Bruckmann Rosser Sherrill & Co.’s third buyout fund may be the latest firm to enter what we’ve been calling “Fundraising Purgatory.” It’s a place where not-yet-aborted funds lay in wait for “market conditions to approve.”
Since neither the firm or Knight Capital, its placement agent, wouldn’t call me back, I can’t be clear, but let’s look at the facts: Bruckmann Rosser entered the market, seeking $600 million, as early as July of 2007. That is 20 months ago. According to a Buyouts report, the fund accumulated $250 million from existing investors, with plans to hold a first close on that sum, in October 2007.
Yet according to regulatory filings, the firm has $168.5 million in commitments from 23 investors. Giving them the benefit of the doubt, perhaps there is a parallel fund containing at least the next $81.5 million or more. There are none that I could find, and no announcements that the fund has closed.
What makes Bruckmann Rosser Sherrill & Co. a “have-not”? Well, to start, the firm has had a few problem portfolio companies in its past funds, which focuses on consumer spending-reliant industries like restaurants, specialty retail, and consumer products.
Last year, portfolio company EZ Lube filed for bankruptcy. Bruckmann Rosser purchased the company in 2005. Meanwhile, Lazy Days RV Center has undergone a number of ratings downgrades, and it skipped an interest payment in November of last year. Bruckmann Rosser purchased the company for around $200 million; according to the deal, its equity value in the company dropped from $71.2 million to $66.1 million between year-end 2007 and Sept. 2008.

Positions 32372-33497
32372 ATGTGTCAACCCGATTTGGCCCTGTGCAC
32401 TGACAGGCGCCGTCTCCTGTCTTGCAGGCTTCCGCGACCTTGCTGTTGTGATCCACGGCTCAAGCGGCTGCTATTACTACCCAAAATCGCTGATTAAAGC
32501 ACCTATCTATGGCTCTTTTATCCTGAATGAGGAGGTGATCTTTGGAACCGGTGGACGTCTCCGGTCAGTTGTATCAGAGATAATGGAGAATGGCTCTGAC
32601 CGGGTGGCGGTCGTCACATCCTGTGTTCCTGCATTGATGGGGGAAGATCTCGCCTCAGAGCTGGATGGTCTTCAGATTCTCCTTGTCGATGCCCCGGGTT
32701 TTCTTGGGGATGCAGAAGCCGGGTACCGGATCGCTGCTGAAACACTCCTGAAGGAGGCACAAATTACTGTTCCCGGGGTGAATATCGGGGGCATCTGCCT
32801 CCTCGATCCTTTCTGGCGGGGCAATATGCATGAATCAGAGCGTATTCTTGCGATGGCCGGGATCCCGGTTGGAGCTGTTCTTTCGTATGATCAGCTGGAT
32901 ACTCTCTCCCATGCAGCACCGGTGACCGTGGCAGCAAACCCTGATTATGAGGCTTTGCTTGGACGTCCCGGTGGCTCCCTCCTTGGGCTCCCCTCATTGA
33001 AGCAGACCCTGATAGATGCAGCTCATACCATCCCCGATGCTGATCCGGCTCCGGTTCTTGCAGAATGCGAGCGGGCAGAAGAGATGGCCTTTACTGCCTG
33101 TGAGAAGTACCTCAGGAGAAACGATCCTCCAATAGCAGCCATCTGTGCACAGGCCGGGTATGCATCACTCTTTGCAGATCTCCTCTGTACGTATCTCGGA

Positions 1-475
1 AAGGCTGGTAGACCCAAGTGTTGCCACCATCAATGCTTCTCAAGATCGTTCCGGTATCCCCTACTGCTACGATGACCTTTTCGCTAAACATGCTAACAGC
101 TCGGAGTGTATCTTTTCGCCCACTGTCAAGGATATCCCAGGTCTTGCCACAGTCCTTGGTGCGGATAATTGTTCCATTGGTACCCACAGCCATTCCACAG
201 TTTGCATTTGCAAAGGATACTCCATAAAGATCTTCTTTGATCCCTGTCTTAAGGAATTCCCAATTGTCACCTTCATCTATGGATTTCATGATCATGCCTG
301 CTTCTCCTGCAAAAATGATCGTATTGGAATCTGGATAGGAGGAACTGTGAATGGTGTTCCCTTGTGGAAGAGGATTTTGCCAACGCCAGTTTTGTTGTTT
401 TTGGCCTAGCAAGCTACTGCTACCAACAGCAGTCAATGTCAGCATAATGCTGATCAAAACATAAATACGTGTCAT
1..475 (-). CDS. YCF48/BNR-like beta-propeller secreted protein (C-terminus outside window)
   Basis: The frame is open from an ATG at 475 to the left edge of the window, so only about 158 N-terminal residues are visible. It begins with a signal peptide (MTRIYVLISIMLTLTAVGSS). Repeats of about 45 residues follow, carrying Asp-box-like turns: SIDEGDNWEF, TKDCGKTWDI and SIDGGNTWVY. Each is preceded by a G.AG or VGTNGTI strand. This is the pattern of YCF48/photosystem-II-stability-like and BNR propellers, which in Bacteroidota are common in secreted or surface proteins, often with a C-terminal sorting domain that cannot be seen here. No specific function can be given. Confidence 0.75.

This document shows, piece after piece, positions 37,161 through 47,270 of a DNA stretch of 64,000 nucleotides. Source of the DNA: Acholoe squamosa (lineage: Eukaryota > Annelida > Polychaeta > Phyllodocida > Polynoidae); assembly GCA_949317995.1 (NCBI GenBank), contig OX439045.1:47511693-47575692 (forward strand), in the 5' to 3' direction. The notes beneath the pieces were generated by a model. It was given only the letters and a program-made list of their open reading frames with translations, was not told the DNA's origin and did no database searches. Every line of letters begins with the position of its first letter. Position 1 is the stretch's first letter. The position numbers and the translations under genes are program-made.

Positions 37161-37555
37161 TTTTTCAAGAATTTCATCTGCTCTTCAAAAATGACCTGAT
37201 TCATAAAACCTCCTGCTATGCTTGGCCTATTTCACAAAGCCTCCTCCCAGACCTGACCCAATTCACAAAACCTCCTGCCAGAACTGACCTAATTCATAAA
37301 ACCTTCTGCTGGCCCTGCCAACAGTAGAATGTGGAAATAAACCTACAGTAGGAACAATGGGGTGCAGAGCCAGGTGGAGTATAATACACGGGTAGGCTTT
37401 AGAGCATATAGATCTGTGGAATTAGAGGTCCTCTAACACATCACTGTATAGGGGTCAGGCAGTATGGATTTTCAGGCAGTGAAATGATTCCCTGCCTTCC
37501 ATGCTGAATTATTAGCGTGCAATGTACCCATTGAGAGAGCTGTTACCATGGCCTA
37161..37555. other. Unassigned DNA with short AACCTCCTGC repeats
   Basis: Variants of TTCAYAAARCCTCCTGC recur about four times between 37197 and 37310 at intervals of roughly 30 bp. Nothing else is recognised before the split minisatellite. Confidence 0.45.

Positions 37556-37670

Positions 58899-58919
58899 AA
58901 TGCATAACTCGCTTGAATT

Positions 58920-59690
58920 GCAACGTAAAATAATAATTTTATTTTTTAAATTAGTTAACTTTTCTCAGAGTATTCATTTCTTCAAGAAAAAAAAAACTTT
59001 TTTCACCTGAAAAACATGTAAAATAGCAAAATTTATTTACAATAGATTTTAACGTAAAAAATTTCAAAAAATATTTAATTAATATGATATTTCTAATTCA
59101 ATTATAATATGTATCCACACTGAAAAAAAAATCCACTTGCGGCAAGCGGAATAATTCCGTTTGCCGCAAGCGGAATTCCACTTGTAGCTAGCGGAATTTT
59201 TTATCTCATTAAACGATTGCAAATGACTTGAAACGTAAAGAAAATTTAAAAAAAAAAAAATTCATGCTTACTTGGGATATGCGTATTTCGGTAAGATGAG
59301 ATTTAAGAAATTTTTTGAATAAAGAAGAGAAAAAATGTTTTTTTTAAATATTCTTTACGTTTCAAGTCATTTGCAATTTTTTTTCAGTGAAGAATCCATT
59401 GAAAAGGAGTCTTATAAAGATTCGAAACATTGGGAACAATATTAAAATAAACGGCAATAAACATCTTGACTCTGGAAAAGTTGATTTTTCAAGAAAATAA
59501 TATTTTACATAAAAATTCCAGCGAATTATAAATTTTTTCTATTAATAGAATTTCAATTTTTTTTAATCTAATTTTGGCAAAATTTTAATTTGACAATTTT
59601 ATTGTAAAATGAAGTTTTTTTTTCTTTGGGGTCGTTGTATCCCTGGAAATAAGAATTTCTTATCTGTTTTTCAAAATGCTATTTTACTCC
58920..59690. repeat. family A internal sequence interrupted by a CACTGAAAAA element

Both Lazy Days and Eurofresh, another Bruckmann Rosser portfolio company, appear on S&P’s Weakest Links list. Eurofresh, a tomato company, defaulted on its debt but negotiated a forbearance agreement with its lenders. Bruckmann Rosser invested $20 million in EuroFresh in 2001 and it recouped this investment during a recapitalization in 2004. The firm also collected more than half of a $122 million special dividend from Eurofresh through a deal with Banc of America Capital Partners.
That doesn’t mean the firm hasn’t seen some exits on the way. The firm exited B&G Foods, a pickle maker, via IPO in 2007, making around 3x its money. The firm also exited well-known companies like Au Bon Pain, California Pizza Kitchen, New York Sports Clubs and totes-Isotoner. In fact, in October of 2007, fund two had posted an 18.2% IRR, Buyouts reported. That’s surely changed since then.
Even if the firm’s track record holds up, it may not stand a chance with raising new money ‘till this whole recession thing blows over. In today’s environment, LPs would probably say no to God if he were raising consumer-products focused LBO fund.